Reyma McCoy McDeid
Author’s note: although several organizations- and my roles within them- are mentioned here, views and opinions expressed in this essay are solely my own. Most names have been changed.
Disability advocacy is utter hell.
As far as I can tell, it’s the only work that, the more one excels at it, the more likely they are to be punished without mercy as a result.
I watch my colleagues in the disability community across the country protest at their respective capitals, rally in the streets, loudly chanting things like PISS ON PITY and NOTHING ABOUT US WITHOUT US and, frankly, I’m confused because they are given awards for doing the same thing that I am demonized for — activism without apology or permission. Indeed, because of the particular type of disability advocacy I do, I have been subjected to nearly a year of harassment and character assassination delivered with the sole intent of destroying my career and leaving me, and my young daughter, destitute.
I, too, do disability advocacy.
But, unlike my colleagues described above, my advocacy isn’t necessarily centered on pleading the case for disability inclusion to society at-large. No, my activism is specific to addressing the racism and lateral ableism and exclusion that festers within the disability community itself.
It is one reason why, thirty years after the passage of the Americans with Disabilities Act (ADA), the disability rights movement still experiences so much lag in comparison to other movements when it comes to adjacent movements.
Thirty years ago, in March, 1990, disabled activists literally crawled up the steps of the nation’s capitol in the interest of bringing awareness to Congress’s lack of movement on the ADA, which was still a bill at the time. Less than four months later, but a full two years after its introduction, the bill was finally signed into law. Of course, the push for the rights of disabled people didn’t begin in 1990. Many steps had to be taken before the ADA first appeared in the District of Columbia, including decades of activism throughout the US — grassroots organizing, creation of disability-focused organizations, rallies, marches, collective commitments to emerge from the shadows and step into mainstream — led and centered by “white” society.
A movement that, ironically enough, was initially inspired by the Black civil rights work of the 1960’s but, almost immediately upon formation, systematically shut out Black, Indigenous, and other people of color (BIPOC) from decision-making roles, typically erased the efforts of BIPOC from disability rights history, and, invariably, ostracized and ostracizes BIPOC who attempt to engage in systems advocacy addressing race and racism within the movement.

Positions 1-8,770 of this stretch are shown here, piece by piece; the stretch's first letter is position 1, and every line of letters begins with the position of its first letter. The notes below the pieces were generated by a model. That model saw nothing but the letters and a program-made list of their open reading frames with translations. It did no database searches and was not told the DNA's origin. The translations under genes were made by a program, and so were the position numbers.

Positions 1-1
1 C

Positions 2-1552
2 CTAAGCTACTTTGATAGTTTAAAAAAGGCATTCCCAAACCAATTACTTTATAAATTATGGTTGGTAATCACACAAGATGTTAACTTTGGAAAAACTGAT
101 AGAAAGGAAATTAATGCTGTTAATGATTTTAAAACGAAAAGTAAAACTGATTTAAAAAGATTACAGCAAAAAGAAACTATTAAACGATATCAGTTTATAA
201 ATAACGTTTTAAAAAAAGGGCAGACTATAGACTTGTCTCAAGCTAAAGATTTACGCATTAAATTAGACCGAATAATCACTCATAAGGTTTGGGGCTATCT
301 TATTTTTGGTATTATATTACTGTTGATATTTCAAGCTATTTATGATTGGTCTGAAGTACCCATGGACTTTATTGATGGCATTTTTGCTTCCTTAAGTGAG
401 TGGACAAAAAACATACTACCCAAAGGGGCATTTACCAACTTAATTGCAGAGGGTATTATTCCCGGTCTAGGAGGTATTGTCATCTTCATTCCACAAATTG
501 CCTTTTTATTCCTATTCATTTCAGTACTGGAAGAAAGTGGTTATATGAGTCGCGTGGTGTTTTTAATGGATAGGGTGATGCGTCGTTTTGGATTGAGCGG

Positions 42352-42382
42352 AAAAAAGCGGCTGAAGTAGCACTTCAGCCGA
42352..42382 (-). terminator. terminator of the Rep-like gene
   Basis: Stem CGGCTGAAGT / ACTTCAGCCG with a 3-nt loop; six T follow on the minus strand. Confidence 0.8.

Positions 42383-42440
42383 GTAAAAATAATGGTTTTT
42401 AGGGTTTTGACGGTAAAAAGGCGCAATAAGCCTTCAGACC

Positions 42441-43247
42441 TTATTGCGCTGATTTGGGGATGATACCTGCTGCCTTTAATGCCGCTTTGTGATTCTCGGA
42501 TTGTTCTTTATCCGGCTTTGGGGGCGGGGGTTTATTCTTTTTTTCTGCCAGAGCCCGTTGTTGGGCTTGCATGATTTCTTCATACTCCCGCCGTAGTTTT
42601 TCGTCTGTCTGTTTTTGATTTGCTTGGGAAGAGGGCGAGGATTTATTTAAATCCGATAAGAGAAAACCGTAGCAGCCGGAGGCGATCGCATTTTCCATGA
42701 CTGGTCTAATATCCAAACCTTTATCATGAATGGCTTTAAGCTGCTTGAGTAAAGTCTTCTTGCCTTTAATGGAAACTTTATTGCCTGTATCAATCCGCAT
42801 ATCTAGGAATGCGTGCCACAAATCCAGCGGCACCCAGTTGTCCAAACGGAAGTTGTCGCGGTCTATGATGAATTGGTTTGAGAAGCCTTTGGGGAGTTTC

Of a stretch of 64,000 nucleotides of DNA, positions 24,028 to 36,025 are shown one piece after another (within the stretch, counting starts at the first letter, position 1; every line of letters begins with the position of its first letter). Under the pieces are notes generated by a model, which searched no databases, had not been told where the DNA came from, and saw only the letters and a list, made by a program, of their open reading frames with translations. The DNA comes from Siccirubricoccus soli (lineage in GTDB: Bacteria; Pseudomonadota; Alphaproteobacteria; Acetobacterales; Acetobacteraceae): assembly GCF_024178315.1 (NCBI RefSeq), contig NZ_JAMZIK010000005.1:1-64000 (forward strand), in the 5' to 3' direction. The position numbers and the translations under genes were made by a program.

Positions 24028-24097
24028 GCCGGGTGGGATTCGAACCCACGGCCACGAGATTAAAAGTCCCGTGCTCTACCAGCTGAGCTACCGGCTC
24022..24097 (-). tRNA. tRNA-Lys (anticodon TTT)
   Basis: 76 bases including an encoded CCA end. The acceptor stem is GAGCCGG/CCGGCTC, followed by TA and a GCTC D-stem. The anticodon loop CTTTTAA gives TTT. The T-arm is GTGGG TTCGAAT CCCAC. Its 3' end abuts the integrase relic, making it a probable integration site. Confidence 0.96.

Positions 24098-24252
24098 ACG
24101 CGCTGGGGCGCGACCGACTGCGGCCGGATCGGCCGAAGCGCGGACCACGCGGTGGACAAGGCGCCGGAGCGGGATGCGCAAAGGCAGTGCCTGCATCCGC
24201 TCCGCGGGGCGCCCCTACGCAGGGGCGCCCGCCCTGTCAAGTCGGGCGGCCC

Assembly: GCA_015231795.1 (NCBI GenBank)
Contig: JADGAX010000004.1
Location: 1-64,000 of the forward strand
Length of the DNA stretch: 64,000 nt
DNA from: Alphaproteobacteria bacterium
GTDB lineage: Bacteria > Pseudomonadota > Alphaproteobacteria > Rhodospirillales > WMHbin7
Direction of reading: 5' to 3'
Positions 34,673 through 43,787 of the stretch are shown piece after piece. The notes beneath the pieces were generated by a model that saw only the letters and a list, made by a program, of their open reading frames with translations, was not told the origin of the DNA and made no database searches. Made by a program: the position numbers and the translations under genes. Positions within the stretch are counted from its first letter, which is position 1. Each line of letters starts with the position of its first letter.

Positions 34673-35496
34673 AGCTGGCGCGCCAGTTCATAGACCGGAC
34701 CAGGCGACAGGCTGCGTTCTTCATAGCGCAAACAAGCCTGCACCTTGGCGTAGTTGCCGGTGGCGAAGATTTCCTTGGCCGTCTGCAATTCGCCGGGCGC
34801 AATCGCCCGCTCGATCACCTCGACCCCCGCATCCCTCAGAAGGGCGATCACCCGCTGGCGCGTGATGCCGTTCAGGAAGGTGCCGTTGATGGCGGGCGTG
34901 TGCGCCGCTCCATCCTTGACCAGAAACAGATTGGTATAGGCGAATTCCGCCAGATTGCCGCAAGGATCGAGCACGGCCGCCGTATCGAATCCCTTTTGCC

I first stepped into the disability rights movement five years ago when I assumed the role of executive director for a then-failing Center for Independent Living (CIL) in Iowa. I was relatively young- thirty five, at the time, female, Black, autistic, and I was seen as a novelty not to be taken seriously. There was absolutely no historic precedent with regard to someone with my particular layers of diversity in a leadership position at a CIL and, since my particular CIL was about to close its doors, my colleagues presented me with the same pity a person might display when encountering the sickly runt of a litter of strays: “Awww, poor thing…”
“Awww, hang in there,” Shawna, the Statewide Independent Living Council (SILC) director for my state used to coo to me during my first year, as I navigated myself and my CIL through a state department of human rights complaint from a disgruntled and litigious former employee (who’d been terminated prior to my hire), sexual harassment by one board member, stalking by another board member, sabotage by staff who were disgruntled that they’d been passed up for my position, and, finally, a literal flood after a water main break that led to a necessary relocation for my CIL.